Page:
SHRIMP FOR THE HOLIDAYS, MADE MULBERRY STREET STYLE
I'd like to share, especially at this Holiday time a recipe that is one of my favorites, either to
eat out, or to make. It's a NYC Little Italy style version of a quick fried seafood served with a
tomato,hot pepper and garlic sauce that comes in three different styles, "sweet", "medium" or
"hot". When ordering you will always be asked which sauce..sweet is mildly spiced, Medium
is pretty peppered up, a surprise to people who are looking for something more mild, and Hot
is just wildly hot. So, there are your options..something for everyone. I enjoy a mix of the hot
and medium. A tasty hard Southern Italian biscuit called a Friselle is served with the sea-
food. FYI, in the some Italian markets there are two types of Friselle, one is the hard small
sliced one usually made with olive oil and lots of cracked black pepper...These are the ones
used for this dish. The others are called Friselle Barese or Pugliese..they look like a hard
bagel. These are halved and a mixture of chopped garden ripe tomatoes, olive oil, basil, and
onion or garlic are poured over them. A great item, but not the one for this dish.
To properly make this dish according to the old school Seafood "Clam Bars" of NYC's Little
Italy which lined the streets called Mulberry. Broome, Hester, Mott..with names like Little Charlie's,
Vincent's, Umberto's...you need to make the sauce. It is a thick, brick red, semi-oily sauce
full of oregano, garlic, a dash of wine, and lots of dried hot chile pepper. Best flavor in this
sauce is acquired by making it ahead of time, like 2 days before you serve it. The heat from
the peppers and the other flavors really develop, but you certainly can serve it on the day you
For this sauce, heat 2 tbs. of olive oil and 1 tbs. of hot pepper flakes in a sauce pan. Let this cook
until the pepper flakes start popping, then add 3 sliced cloves of garlic and 1 tsp. of dried oregano.
Salt to taste and when the garlic JUST begins to take on color, add 3 tablespoons of wine, white or
red. Let this sizzle up and then add a full can of Tomato paste. Stir this around and mix the paste
with the oil. Let me backtrack, adjust the amount of pepper flakes to your taste...I keep assuming
everyone likes it as hot as I do...sorry.... Allow the paste to cook for a good 10 minutes, keep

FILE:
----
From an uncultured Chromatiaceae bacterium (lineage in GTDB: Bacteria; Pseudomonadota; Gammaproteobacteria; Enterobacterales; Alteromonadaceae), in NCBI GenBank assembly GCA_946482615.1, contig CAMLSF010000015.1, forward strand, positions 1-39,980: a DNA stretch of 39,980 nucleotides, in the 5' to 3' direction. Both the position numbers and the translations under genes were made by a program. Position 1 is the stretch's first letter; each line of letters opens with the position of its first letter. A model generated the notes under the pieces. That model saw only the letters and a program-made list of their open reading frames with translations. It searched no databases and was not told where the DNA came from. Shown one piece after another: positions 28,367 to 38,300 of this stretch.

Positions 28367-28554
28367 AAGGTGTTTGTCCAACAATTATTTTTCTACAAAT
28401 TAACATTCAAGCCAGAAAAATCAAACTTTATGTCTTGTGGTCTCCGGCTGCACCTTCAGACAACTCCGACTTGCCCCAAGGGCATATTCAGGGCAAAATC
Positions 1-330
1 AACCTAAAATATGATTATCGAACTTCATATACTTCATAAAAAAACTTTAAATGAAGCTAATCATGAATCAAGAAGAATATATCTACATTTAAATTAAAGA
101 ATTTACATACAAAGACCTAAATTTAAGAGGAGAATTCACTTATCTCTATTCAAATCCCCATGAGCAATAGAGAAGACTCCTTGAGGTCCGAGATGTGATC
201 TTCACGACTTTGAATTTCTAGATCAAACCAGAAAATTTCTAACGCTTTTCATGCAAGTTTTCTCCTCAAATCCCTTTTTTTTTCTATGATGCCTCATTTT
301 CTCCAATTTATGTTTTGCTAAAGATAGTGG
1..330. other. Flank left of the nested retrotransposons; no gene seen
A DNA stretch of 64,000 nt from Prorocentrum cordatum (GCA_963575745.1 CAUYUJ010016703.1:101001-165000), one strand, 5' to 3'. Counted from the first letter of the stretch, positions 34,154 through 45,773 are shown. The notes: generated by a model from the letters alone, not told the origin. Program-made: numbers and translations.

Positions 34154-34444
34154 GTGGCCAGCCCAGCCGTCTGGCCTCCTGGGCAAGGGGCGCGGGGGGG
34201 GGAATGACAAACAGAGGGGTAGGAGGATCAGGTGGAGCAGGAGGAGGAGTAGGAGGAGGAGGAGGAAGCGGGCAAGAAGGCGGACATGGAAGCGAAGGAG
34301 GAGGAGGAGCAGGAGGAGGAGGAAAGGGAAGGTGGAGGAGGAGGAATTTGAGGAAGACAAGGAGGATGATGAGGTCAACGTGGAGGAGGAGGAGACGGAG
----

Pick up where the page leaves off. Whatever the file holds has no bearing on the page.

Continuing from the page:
stirring or it will burn. Add a can of Italian crushed tomatoes, blend well and let this simmer on
low for 2 hours. Check and stir occasionally. Taste for seasoning and let sit for 1/2 hour before
using, or , as previously stated, pack it into the fridge and use it in 2 days.
For the shrimp(and/or calamari rings and tentacles), use a 1lb of 20-26 shrimp for 4 people.
Clean, peel and devein, rinse and pat dry with paper towels. Make a dry mix of 1/8 cup flour,
salt to taste, black pepper, and 1/2 tsp. granulated garlic. Heat 2 inches of olive oil or canola
oil in a high sided pan or a pot. Drege the shrimp in the flour, shaking off excess and line
in a flat pan or plate. Add one shrimp to the hot oil, it should dance around and immediately
start to curl up. The secret of the taste in this dish is this "deep-frying" method..pan frying in
a small amount of oil doesn't make it correctly. Turn the shrimp and it should be a golden/pink/
white color. If this happens, you can now start frying the rest of the shrimp. Add in small batches
or you will lower the oil temp, and start to steam the seafood and they will NEVER crisp. Drain
on paper towels. Cooking times should be no more than 2 minutes or less per side...the more
the shrimp curls up into itself, the more done it is.
Keep the cooked shrimp with a loose tent of foil over them,don't keep them warm in the oven,
they will cook more. You should be done in no time and they will all stay hot this way. Make sure
your sauce is piping hot as well and serve with lemon and parsley and if you want to be completely
authentic, get those Friselle...mail-order or at your local Italian Market or Salumeria.
For those of us who are Italian-American, the Christmas Eve dinner is a much anticipated
meal, probably the most of the year (seafood haytas stay away!). It is a feast of any number
(although there are local legends which state 7 or 13 types) of fish and seafood dishes,
pasta, vegetables and sweets. This Mulberry Street version, one of the most authentic of
the old school Italian-American dishes, very indigenous to NYC is just so tasty...let's break
from tradition for a moment for those who wish a non-tomato spiced sauce...Make an aioli
of garlic, mayo (or make ur own lemon and fresh basil. Very special too. The light
coating of the seafood lends itself well to other sauces. A little lemon zest in that aioli
makes it even more special..aioli being a Provencal French sauce. Back to the kitchen,
I have Sicilian Panelle frying in a pan.